As we look back over the past couple of months it has been an amazing time particularly here in the UK, due in large part to the undoubted tremendous success of the London 2012 Olympics and Paralympics. The opening and closing ceremonies bookended each sporting masterpiece beautifully; the Games themselves were spectacular in their showcasing of the best of the best of the best in the world at their respective sports. The aim of the London 2012 organisers was “To Inspire A Generation” and it is a pretty safe bet that not only have they inspired a generation, they’ve inspired an entire nation. Throughout the country people have been inspired by the performance of the athletes, their hard work and dedication, how they have overcome often seemingly impossible odds to achieve even more impossible-seeming results.
With it, people have rediscovered a sense of pride in Britain, not in the imperial superiority way, but in an empowering and celebratory way as we acknowledge that we as a nation can most certainly rise to the challenge when the occasion arises, something we did admirably as we put on what has been widely recognised as the best Olympics and best Paralympics ever.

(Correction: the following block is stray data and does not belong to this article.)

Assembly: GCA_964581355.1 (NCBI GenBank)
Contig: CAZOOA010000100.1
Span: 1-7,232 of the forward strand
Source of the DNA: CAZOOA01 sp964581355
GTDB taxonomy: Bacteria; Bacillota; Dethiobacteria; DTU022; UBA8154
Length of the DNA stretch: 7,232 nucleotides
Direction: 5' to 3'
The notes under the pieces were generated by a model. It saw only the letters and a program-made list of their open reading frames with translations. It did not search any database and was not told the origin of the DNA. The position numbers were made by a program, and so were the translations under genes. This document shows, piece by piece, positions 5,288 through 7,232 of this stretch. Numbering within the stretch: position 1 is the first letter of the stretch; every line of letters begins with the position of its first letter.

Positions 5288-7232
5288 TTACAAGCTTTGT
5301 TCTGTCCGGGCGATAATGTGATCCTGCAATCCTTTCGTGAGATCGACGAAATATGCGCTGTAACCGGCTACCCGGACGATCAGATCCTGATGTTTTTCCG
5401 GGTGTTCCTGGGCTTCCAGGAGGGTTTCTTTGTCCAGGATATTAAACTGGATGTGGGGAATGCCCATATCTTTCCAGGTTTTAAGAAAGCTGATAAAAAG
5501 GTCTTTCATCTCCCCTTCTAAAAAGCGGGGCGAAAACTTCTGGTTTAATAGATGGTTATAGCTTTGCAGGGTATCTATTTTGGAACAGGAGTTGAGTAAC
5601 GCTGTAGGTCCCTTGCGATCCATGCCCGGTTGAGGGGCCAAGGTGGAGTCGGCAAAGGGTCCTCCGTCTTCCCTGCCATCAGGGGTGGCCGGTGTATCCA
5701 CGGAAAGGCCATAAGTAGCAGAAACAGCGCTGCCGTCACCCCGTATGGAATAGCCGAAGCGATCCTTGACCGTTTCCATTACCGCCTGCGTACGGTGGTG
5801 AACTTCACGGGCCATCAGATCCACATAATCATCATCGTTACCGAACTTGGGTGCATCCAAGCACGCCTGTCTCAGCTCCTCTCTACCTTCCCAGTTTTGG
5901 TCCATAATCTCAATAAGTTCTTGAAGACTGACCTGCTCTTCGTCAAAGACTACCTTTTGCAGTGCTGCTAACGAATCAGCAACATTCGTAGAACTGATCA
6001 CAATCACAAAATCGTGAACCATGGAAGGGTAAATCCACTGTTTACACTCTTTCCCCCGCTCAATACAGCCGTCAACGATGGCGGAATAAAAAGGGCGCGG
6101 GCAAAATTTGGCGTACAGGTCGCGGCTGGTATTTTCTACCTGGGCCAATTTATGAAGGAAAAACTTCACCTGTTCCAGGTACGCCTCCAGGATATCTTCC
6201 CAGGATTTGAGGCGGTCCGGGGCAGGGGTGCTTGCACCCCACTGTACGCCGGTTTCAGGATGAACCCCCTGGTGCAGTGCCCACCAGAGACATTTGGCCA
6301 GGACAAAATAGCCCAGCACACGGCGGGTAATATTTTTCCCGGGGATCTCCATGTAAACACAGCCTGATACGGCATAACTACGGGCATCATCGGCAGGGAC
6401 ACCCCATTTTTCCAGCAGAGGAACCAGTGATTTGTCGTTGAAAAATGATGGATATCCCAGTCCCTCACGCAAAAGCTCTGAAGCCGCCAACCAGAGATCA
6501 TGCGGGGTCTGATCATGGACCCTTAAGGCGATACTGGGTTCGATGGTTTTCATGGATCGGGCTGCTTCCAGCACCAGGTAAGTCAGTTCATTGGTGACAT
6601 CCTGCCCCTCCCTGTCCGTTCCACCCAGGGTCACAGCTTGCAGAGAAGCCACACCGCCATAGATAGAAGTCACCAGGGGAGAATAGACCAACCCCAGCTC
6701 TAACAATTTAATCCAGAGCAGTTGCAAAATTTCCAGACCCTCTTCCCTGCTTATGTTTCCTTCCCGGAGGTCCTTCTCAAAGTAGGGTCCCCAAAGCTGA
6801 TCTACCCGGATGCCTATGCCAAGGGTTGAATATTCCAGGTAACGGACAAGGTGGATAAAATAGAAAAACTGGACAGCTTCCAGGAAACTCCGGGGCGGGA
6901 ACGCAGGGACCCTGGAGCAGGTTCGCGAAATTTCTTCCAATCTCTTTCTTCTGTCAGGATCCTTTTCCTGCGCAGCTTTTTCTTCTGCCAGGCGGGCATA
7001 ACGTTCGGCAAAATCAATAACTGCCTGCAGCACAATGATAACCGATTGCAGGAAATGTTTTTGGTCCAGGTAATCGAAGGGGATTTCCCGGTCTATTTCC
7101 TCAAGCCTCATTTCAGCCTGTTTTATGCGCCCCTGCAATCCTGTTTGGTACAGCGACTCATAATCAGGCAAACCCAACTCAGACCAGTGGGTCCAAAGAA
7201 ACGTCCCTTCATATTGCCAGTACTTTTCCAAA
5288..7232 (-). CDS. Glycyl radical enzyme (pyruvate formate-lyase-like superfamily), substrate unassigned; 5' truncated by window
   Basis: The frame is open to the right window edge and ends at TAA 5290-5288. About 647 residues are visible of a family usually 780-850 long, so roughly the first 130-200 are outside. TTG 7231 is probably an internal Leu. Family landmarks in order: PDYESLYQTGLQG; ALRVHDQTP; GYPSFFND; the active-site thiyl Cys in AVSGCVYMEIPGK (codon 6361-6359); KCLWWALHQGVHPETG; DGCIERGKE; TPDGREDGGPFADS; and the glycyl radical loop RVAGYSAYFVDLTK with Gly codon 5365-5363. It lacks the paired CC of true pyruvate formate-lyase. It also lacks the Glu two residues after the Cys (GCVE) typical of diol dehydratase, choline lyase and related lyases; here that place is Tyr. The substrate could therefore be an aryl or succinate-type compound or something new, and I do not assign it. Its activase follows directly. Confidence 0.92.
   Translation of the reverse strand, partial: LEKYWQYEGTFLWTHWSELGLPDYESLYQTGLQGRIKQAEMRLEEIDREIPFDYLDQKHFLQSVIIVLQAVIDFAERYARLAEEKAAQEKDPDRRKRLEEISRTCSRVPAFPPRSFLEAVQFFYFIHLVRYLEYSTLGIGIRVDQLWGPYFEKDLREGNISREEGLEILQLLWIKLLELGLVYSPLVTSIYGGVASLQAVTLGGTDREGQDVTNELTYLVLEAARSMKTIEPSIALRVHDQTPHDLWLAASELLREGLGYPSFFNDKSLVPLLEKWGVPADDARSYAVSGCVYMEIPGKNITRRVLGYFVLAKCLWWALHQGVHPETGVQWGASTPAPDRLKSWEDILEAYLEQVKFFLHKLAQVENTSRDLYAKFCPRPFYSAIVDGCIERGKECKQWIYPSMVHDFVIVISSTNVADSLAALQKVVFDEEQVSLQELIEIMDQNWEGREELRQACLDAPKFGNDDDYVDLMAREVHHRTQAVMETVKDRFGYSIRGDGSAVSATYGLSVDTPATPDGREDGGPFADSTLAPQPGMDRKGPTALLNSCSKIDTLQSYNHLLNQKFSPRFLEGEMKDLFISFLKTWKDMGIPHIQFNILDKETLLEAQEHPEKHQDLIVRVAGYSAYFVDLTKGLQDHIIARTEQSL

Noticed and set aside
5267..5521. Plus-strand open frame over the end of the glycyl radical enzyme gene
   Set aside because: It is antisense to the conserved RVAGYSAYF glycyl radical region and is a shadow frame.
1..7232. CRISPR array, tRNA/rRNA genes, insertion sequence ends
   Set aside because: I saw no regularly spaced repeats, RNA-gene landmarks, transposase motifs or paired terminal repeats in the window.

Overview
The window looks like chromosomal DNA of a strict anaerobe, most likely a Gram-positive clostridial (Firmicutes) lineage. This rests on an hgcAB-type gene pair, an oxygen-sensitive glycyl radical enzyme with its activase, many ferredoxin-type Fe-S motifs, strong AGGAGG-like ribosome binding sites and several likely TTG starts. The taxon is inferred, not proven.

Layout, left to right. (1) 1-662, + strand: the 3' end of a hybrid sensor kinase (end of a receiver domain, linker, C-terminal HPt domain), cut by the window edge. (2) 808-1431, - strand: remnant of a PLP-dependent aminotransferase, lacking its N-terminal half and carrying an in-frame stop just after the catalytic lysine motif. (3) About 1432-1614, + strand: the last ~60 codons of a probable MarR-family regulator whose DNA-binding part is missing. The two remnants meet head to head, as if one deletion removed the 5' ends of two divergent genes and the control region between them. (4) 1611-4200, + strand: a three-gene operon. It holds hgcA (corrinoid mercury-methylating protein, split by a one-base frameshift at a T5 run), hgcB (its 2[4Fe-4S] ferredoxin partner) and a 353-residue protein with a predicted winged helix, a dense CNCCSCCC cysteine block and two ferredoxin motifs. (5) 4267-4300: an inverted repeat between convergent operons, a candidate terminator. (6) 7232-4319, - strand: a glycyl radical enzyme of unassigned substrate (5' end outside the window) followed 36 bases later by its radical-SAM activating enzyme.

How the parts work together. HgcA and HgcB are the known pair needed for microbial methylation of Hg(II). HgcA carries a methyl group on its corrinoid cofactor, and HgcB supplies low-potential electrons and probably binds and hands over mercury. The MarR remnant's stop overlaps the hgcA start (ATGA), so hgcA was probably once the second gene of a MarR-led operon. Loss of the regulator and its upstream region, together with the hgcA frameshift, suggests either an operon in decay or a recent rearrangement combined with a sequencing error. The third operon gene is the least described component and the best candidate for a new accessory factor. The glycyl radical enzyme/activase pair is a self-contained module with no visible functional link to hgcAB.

Yet it was not always like this.
Even as late as the start of July, there were a great many people who were expressing the view that the Games would be a disaster. This was a view which had been regularly and often loudly proclaimed ever since London was awarded the Games back in 2005.
- “It’ll be rubbish”.
- “The opening ceremony will be embarrassing”.
- “It’s a complete waste of money, we should spend it on something useful”.
- “They’ll never complete the work on time”.
- “Ha! Public transport in London will fail, it’ll never cope with the numbers, we’ll be a laughing stock”.
- “London will be awful during the Games, overcrowded, nobody will like it”.
- “We should give the Games to someone else and save ourselves from disaster”.
- “It’s a waste of time, nobody will enjoy them”.
- “It’ll be pathetic – no way can they compete with Beijing 2008”.